Asian stocks sustain strength
By Alex Frew McMillan
HONG KONG, China (CNN) -- Asian stocks are continuing the strength they showed in starting the week, with most trading in positive territory as the afternoon starts.
Japanese stocks are back in action with a gain of almost 1 percent, after the Coming of Age Day holiday on Monday.
The Nikkei 225 average is up 0.91 percent at 8,547.87 at the lunch break, feeding on the heavy gains Asia saw on Monday.
The broader Topix index is up 0.84 percent at 844.76.
Taiwan and Singapore are both up almost 1 percent as well, building on runs of almost 3 percent from Monday.
But that day's biggest gainer, South Korea, is unable to sustain its pace on Tuesday, down 0.35 percent in early afternoon.
There are also small losses, a quarter of a percent, in Hong Kong, though the market is attempting to rally.
Wall Street trod water on Monday, with the Dow Jones industrial average nudging ahead 0.1 percent to 8,785.98. But the tech-fueled Nasdaq fell 0.12 percent to 1,446.04. (U.S. roundup)
Shares in AOL Time Warner, parent of CNN, rose after its chairman, Steve Case, said he would step down in May to remove doubts about the company. (Full story)
Japan back in action with boost
In Japan, the market is getting a huge boost from cell-phone leader NTT DoCoMo, also the largest stock in Tokyo.
It is up 4.64 percent at 248,000 yen as the afternoon starts, after it said on Friday that it added 393,000 new mobile-phone users in December, more than half the market's growth. But parent NTT is down 2.38 percent to 410,000 yen.
That is also boosting No. 2 cell-phone company KDDI, up 2.20 percent to 372,000 yen. KDDI and NTT are also reportedly set to increase their operations in China, to prepare for the liberalization of that market in 2004. (Full story)
Banks are also running up on Tuesday, with Mizuho Holdings, the largest, up 2.02 percent to 101,000 yen. Smaller rival UFJ Holdings is topping the industry, up 3.57 percent to 116,000 yen, as investors cover some short positions.
Chip and computer maker NEC Corp. is up 1.87 percent to 435 yen. Tech investors will be looking for guidance from the world's largest chipmaker when Intel Corp. reports earnings in the United States later on Tuesday.
Advertising agency Dentsu is also firing on all cylinders, up 4.78 percent to 373,000 yen.
Hong Kong lags a little
In Hong Kong, the Hang Seng is down 0.25 percent to 9,809.92, with general sluggishness in big-cap stocks.
Bank HSBC is down 0.28 percent to HK$88.75 as the market takes a breather after Monday's exertions.
Oil producer CNOOC is up 0.96 percent to HK$10.55 after crude oil prices rose slightly. The stock is up around 4 percent in 2003, after running up 38 percent in 2002.
PCCW is steady at HK$6.95 after it and Britain's Cable & Wireless sold some of their stake in Singapore cell-phone carrier MobileOne.
Investors are looking for signs that C&W might sell out of its PCCW stake as it looks to shed noncore businesses.
Clothing retailer Esprit Holdings is up 2.06 percent to HK$14.85, sustaining Monday's run.
Wineries rise in Sydney
Australia's S&P/ASX 200 index is up 0.25 percent at 3,077.1 in early afternoon going.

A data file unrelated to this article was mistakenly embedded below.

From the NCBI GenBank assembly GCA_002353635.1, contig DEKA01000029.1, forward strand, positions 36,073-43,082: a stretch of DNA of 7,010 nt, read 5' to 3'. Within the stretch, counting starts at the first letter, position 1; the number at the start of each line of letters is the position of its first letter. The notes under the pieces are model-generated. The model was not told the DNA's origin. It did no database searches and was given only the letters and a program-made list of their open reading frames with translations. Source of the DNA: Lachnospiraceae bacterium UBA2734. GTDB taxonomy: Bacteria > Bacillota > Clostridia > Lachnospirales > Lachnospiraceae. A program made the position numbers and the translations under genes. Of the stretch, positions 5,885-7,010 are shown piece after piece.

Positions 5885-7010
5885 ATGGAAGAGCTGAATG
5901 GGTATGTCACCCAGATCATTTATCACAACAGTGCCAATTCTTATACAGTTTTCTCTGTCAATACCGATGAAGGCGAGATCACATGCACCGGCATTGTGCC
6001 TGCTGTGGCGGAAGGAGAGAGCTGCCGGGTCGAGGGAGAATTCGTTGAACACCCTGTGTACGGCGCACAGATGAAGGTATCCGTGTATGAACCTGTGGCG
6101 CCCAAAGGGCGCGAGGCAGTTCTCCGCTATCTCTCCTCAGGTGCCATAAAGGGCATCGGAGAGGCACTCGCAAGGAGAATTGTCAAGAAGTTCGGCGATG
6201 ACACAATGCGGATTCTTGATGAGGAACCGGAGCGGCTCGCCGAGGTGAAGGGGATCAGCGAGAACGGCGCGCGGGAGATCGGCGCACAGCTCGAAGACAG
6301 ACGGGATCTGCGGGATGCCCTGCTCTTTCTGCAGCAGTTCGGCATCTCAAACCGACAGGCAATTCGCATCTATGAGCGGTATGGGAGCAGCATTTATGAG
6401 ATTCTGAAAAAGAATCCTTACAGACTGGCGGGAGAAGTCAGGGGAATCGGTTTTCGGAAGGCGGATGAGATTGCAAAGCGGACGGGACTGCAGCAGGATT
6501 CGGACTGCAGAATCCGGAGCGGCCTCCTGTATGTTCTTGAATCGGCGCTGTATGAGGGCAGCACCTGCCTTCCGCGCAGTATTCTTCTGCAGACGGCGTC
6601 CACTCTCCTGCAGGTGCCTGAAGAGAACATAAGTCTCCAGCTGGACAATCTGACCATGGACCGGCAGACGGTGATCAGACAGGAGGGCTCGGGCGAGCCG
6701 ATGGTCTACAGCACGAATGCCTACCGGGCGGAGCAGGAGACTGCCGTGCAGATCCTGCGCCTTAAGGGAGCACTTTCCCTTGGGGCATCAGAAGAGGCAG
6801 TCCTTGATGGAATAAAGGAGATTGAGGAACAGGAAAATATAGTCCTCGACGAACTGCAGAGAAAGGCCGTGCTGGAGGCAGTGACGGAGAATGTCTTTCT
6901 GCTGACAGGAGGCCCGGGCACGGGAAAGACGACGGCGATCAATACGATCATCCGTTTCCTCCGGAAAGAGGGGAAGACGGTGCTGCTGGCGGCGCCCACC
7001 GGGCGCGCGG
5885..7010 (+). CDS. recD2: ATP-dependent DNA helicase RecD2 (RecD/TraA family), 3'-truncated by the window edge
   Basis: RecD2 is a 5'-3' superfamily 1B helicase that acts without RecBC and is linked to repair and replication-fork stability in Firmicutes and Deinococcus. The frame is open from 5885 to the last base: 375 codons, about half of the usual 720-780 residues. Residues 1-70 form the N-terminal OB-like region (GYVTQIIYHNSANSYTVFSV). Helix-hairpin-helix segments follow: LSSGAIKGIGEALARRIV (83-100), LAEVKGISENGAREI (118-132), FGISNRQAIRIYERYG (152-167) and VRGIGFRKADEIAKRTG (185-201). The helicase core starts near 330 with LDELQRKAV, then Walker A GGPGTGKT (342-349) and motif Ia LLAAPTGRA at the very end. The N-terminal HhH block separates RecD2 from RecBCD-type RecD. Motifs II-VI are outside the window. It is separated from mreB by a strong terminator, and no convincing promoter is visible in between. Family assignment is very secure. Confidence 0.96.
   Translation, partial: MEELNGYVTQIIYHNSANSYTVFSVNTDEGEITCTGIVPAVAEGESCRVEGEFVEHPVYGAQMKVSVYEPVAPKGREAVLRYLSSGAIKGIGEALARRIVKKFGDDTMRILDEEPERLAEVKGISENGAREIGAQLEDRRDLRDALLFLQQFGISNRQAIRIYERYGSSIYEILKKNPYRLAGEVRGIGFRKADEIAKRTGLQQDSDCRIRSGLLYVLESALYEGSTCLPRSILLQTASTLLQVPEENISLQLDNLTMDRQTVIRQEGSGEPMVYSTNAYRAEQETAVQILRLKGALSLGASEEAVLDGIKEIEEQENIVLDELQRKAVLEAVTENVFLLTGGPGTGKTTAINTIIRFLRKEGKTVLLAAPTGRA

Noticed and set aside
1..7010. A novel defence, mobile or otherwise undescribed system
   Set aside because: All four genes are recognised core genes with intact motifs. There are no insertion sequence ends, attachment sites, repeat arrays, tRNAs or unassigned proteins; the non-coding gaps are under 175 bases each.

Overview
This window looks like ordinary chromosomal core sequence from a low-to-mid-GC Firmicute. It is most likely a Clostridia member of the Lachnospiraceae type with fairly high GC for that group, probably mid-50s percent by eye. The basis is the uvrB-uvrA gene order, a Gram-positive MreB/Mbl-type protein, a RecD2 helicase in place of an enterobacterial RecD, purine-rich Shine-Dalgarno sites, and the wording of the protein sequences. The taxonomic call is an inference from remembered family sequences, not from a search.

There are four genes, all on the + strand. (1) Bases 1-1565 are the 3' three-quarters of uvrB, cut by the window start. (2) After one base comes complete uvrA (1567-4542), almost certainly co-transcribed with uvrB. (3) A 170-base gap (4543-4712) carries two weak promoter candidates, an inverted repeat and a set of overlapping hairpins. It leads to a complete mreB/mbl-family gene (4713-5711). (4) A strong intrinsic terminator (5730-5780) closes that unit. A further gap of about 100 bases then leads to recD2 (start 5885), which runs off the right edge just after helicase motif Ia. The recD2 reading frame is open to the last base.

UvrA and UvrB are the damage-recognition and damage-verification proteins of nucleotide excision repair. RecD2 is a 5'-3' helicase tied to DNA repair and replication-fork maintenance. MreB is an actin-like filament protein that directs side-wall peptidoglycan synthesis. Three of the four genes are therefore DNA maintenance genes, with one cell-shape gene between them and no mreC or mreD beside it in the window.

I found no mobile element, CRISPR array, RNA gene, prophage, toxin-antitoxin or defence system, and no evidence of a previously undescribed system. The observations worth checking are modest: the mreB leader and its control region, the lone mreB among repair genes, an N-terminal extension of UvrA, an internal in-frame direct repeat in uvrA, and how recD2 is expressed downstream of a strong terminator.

The big gainer of the day is wine company BRL Hardy, leaping 16.43 percent to A$8.93 on talk it is a takeover target for Constellation Brands of the United States.
A merger of the two companies would create the largest wine company in the world.
Beer and wine group Foster's is up 0.88 percent to A$4.59 in sympathy.
Metals and mining stocks are forging ahead, with BHP Billiton up 0.62 percent at A$9.80.
WMC Resources has recovered from early weakness to trade up 1.6 percent at A$4.48 after it said a delay at its Olympic Dam mine would cut into its copper and uranium output.
Media group News Corp. is down around 1 percent at A$12.63, despite a gain in its U.S. listing overnight.
New Zealand's Top 40 closed up 0.09 percent to 2,007.89, after crossing the 2,000 mark on Monday for the first time since November.
Industrials back on top in Taiwan
In Taiwan, the Taiex is up 0.87 percent at 5,034.80, building on its five-month high set the day before.
The focus is back on domestic industrial plays after techs surged the day before.
China Steel is seeing the heaviest trade in a 3.56 percent run to T$23.30. Taiwan Cement is second in volume terms with a "limit-up" 7 percent gain to T$16.20.
Rising commodity prices have been pushing up such industrials. Taiwan Pulp is 6.61 percent at T$6.45.
Chip foundry UMC is easing a little, off 0.84 percent to T$23.60.
Screenmaker Au Optronics is continuing to attract buyers, up 1.61 percent to T$25.20.
Korea slips after strong gains
In South Korea, the Kospi is down 0.35 percent to 645.80, pulled lower by a 1.94 percent slip in its largest listing, Samsung Electronics, to 328,000 won.
The Kospi posted the largest gains in Asia on Monday, with a leap of 3.14 percent. (Asia surges)
Retailer Shinsegae is still pushing ahead on Tuesday, up 3.57 percent to 159,500 won.
Hyundai Motor is also higher on forecasts that its sales growth will continue this year, albeit at a slower pace.
MobileOne up in Singapore
Singapore's Straits Times index is up 0.91 percent at 1,398.62, with Singapore Airlines up 1.87 percent to S$10.90.
Bank stocks are also up, DBS Group adding 0.88 percent to S$11.50 and UOB putting on 0.85 percent to S$11.90.
MobileOne is ahead 1.65 percent to S$1.23 after Cable & Wireless and PCCW sold part of their stake in the cell-phone carrier. (Full story)
In Malaysia, Kuala Lumpur's composite index is up 1.76 percent to 662.97 as state investment fund Valuecap continues to buy stock on its third day of operation.